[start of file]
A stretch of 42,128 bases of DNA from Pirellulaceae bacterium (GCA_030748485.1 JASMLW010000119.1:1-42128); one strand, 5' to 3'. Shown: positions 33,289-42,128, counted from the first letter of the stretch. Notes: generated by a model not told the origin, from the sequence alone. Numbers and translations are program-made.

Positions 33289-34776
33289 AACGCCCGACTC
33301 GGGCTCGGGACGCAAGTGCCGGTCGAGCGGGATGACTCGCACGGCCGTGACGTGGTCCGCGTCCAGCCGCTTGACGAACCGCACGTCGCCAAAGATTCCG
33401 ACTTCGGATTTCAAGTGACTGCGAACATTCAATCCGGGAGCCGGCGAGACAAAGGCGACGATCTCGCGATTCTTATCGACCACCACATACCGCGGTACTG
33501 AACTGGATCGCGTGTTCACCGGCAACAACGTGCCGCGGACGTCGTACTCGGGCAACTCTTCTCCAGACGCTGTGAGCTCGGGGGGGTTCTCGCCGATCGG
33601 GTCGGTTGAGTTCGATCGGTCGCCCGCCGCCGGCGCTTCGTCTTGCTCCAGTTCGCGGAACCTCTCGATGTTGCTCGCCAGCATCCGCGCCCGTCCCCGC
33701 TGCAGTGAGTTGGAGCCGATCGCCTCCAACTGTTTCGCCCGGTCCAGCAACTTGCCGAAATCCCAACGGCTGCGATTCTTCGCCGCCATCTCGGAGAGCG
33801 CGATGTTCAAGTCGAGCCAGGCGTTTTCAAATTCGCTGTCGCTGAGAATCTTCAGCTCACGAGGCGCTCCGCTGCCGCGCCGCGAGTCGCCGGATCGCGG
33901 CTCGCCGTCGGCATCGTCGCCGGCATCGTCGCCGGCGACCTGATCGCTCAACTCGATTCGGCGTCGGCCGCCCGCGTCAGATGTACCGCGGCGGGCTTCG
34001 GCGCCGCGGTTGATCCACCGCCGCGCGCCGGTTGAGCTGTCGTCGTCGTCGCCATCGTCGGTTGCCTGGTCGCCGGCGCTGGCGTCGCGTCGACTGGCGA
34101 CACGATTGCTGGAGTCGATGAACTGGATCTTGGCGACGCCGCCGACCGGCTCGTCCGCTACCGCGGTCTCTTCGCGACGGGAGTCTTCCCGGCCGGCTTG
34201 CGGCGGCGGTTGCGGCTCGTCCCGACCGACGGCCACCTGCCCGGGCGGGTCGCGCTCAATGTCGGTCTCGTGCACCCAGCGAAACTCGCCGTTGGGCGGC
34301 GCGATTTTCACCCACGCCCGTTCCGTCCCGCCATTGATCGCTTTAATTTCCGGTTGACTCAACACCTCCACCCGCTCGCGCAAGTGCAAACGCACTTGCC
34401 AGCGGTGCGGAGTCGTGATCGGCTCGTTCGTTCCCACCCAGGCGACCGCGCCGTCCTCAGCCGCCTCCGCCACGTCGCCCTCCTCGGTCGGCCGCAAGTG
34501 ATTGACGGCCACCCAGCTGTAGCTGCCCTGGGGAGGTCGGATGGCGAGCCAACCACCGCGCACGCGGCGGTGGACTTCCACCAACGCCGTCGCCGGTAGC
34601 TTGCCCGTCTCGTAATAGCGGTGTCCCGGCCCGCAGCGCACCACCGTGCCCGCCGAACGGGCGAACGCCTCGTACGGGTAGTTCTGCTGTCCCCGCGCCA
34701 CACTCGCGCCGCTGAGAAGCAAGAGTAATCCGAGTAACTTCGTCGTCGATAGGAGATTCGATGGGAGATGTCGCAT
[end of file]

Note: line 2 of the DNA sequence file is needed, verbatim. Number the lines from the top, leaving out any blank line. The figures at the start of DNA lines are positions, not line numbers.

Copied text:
Positions 33289-34776